Oct. 16 (Bloomberg) -- The yen is poised to weaken against the dollar after having breached a trend-line resistance level, according to Bank of America Corp.
“The evidence points to a move higher,” MacNeil Curry, head of foreign-exchange and interest-rates technical strategy in New York at Bank of America Merrill Lynch, said in a telephone interview. Resistance levels “are likely to stall it but unlikely to cap it.”
The Japanese currency depreciated to 78.86 versus the greenback yesterday, breaking the 4.5-month trend-line resistance of 78.76, Curry wrote yesterday in a research report. The firm is targeting the yen to weaken to 80.56 to 80.60, and potentially to 81.88.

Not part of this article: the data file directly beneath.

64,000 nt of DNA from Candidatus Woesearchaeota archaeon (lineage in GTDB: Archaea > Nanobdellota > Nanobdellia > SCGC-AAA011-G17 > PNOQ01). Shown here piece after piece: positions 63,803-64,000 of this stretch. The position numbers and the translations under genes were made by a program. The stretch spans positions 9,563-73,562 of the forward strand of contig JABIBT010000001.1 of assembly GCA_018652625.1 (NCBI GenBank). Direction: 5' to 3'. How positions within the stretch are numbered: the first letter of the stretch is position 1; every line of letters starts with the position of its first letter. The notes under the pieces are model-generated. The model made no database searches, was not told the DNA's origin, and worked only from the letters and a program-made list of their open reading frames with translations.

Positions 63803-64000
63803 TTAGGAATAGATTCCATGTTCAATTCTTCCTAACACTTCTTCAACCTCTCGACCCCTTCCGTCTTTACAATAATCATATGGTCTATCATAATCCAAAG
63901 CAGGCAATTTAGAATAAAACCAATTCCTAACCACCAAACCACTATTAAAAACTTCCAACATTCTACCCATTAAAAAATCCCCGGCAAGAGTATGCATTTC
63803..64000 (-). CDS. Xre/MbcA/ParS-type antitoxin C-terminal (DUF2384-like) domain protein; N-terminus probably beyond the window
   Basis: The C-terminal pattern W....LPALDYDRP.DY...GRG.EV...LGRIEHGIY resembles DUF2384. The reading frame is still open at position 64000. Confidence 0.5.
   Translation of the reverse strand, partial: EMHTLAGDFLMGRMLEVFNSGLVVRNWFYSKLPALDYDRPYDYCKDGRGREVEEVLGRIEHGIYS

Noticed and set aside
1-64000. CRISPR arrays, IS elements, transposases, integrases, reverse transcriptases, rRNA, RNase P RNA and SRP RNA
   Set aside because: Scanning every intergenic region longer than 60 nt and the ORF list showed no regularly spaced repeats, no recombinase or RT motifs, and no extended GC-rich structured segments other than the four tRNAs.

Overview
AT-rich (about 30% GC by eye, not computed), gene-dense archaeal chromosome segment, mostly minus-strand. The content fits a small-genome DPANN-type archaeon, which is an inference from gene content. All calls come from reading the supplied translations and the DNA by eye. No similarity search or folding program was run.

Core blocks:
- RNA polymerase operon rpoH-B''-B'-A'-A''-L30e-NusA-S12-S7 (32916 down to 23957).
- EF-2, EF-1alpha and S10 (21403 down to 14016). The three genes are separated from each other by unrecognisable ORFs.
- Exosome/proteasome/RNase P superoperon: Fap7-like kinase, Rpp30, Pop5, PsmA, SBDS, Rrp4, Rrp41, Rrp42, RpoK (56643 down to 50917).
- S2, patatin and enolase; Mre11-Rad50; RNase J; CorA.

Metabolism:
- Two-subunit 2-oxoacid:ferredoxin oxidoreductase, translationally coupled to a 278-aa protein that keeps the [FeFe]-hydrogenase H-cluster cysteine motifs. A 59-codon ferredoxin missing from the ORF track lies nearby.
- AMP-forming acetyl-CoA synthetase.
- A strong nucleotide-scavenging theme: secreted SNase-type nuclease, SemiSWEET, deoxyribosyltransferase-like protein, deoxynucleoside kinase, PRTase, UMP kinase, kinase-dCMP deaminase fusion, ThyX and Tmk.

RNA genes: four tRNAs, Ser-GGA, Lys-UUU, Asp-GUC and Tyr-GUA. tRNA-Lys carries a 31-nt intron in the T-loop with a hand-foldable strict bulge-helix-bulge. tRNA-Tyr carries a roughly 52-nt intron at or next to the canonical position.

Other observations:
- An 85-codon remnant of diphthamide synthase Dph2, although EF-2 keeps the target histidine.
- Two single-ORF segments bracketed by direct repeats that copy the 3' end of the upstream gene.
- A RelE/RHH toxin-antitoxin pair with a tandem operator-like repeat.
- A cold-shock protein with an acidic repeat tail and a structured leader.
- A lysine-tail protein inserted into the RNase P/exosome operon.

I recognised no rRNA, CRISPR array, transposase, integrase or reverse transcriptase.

While other resistance levels, such as the currency’s 200-day moving average at 79.38 and the top of the daily cloud at 79.01, may interrupt the yen’s depreciation, it’s likely to be temporary, Curry said.
The yen slipped 0.4 percent to 78.96 per dollar, compared with 76.03 on Feb. 1, the strongest level on a closing basis this year.
In technical analysis, investors and analysts study charts of trading patterns to forecast changes in a security, commodity, currency or index. Resistance refers to an area on a chart where sell orders may clustered.
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